Virgin London Marathon

On 7th May 2015 by Rachael

It’s one of the biggies, part of the World Marathon Majors Series, but what’s it like to run London for the first time? Pretty loud…


With 36,000 runners, the Virgin London Marathon is the biggest 26.2 mile race I’ve run in terms of capacity. And it is the loudest by a long shot.

From the minute you start, until you cross the finish line, it is like running through a wall of sound which reverberates and clashes around you. The only time the decibels drop is when you run through a road tunnel. It definitely helped my race, although not in the way one might expect.

At the risk of sounding like a grouchy runner, I had to block the noise out to help me focus. Which I achieved so successfully, I failed to even notice Big Ben when I ran past. Lucky for me, I’ve spent 16 years living in London, otherwise…what a waste!

I was fortunate enough to get a Good for Age Place for the 2015 race (this category opens in June for next year’s entry) which has brought me full circle, right back to when I started running.

Back in 2001, when I was living in Brixton and working as a full time journalist, I entered the London Marathon, not only as my first marathon, but my first race.

I was clueless, and didn’t know anything about biomechanics, the importance of strength training, recovery, building gradually. The result? Iliotibial Band Syndrome which aggravated my knee so much, I could barely bend it without pain.

Off I trooped to a physiotherapist. Did they explain the injury? No. But they did recommend a very expensive, tailormade orthortic.

It didn’t work and I was so ignorant about running, I thought I’d never be able to run again. As it was, it took two years but within that time, I took up yoga and learned about recovery for the mind and body, biomechanics and balance. And it gave me the building blocks to the foundations of how I now coach runners.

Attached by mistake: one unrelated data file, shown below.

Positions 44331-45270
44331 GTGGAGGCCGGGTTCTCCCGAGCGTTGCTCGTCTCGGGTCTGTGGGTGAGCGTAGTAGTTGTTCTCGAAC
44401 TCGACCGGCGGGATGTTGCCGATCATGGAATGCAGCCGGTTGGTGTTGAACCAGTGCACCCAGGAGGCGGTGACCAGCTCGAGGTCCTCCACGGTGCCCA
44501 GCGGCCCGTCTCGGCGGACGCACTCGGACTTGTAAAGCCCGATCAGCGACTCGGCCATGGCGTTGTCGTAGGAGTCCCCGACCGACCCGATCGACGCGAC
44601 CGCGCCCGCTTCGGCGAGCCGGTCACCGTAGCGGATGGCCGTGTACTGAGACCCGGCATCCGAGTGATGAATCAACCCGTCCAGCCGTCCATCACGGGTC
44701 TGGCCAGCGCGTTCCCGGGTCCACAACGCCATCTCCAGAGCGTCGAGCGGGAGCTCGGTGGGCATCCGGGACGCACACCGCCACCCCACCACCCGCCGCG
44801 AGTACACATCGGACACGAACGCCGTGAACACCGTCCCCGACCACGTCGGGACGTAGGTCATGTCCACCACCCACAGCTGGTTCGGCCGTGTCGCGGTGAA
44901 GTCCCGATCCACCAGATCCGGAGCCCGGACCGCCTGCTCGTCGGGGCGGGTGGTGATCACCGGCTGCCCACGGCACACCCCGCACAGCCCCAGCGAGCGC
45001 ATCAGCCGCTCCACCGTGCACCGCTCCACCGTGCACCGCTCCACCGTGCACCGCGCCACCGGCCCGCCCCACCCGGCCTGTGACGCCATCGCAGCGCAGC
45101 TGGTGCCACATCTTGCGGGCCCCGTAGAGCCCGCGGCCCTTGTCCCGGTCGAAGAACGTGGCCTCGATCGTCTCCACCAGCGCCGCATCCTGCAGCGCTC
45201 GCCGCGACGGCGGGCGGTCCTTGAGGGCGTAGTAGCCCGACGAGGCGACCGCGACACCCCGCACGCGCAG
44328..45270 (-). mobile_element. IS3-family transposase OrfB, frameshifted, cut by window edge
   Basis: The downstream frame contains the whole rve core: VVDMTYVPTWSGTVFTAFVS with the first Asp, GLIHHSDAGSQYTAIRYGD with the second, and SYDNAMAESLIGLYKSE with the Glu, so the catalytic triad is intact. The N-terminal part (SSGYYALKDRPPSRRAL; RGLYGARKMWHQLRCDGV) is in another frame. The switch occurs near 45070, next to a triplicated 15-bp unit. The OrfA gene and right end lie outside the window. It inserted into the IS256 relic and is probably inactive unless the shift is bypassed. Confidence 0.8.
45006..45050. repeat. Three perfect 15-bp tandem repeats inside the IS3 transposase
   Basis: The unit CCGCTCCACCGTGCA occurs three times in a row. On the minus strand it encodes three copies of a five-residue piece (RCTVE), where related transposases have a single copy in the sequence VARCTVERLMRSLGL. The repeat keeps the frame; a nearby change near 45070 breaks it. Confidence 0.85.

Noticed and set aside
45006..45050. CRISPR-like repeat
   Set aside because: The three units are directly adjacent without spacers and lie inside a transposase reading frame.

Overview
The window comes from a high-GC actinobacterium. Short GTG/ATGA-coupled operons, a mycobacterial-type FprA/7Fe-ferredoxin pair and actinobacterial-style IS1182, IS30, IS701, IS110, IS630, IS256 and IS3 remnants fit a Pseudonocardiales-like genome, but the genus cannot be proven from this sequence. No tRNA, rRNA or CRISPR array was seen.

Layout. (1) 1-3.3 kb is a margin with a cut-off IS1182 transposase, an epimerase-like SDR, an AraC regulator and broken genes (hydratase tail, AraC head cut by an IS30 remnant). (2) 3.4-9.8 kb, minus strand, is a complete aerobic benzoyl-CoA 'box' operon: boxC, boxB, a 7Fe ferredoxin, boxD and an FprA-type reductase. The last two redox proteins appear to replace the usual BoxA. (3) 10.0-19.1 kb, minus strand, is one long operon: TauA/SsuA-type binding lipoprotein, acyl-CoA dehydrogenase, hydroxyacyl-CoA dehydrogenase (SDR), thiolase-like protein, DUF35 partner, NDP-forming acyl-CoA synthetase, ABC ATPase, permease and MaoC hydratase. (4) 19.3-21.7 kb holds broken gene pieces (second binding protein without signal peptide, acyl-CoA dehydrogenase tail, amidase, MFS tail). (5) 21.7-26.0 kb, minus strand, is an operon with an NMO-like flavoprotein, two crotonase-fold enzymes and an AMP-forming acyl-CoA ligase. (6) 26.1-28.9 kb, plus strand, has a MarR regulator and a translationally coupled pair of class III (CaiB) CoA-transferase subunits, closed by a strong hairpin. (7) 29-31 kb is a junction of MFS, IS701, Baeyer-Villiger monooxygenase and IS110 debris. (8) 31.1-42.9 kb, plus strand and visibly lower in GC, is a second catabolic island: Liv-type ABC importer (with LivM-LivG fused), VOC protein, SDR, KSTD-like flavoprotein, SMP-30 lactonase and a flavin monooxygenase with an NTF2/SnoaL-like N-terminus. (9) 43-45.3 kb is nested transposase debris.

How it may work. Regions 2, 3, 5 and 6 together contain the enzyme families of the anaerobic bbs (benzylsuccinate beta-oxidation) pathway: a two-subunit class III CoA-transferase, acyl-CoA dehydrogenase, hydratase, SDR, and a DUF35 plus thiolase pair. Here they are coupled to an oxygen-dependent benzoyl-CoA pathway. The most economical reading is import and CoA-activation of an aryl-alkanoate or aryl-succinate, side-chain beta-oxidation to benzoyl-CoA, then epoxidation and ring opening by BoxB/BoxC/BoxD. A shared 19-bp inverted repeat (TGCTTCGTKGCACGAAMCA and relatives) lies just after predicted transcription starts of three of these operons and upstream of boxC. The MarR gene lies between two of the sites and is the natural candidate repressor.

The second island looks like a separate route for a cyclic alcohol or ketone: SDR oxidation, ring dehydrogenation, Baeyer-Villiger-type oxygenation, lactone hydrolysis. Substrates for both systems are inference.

I felt even more like I’d come full circle as I waited at London Bridge station to take me to the start (there are three ‘jumping off’ points, Maze Hill, Greenwich or Blackheath, depending on which start pen you are given), which was as busy as trying to catch the Northern Line at Clapham North to work.  But once there, it was one of the most relaxed race start areas I’ve experienced.

As we were called forward to our pens, there was no pushing and shoving and as the race got underway, no ducking and diving to get round slower runners. Past trees heavy with cherry blossom and a small church, I felt like I was in the countryside. A vision that was soon to be forgotten as we left leafy Greenwich and headed into Charlton, Woolwich and Deptford and the wall of sound.

‘Hit for power,’ ‘Chafe now, celebrate later,’ signs were being waved round the route. Groups of friends with dark glasses sipping champagne, still carrying on a party from the night before, tourists, and hundreds upon hundreds of children holding out sweets, bananas and oranges, the spectators are a varied bunch at the London Marathon. I lost count of the number of children’s hands I clapped as I ran past, not to mention the jelly sweets.

I started the race unsure whether I could attain three hours hours 30 minutes, a 12 minute improvement, following an injury in January and sporadic tempo training. But whether it was the spectators who helped me to focus, the Science in Sport gels I took every six miles, or the flat course, I raced down the Mall finishing in three hours, 26 minutes with energy left in the tank. I was chuffed but too dehydrated to cry. I tried.

Once I had finished, it was incredible to soak up the atmosphere, a time when all the barriers are broken down by sheer exhaustion and everyone talks to everyone else. Herded through to collect my medal, collecting your race bag is simple. You can meet friends outside the finish area under a letter for your name, simple if you finish swiftly, a nightmare later on!

If you are running next year, a few words of advice. At mile 22/23, you go through a tunnel and lose all GPS, coming out the other side with no idea of what your pace is, just when you need it the most. I had to maintain 7.45 minute miles, my watch said 11.45 minute miles for about a mile after the tunnel adding to the tension.

If you’re thinking of doing your first marathon, London would be a great one to do. For the organisation, the atmosphere, the crowds, the sights and the flat course. It’s hard to beat.

In London, the celebration has to be bubbly

In London, the celebration has to be bubbly

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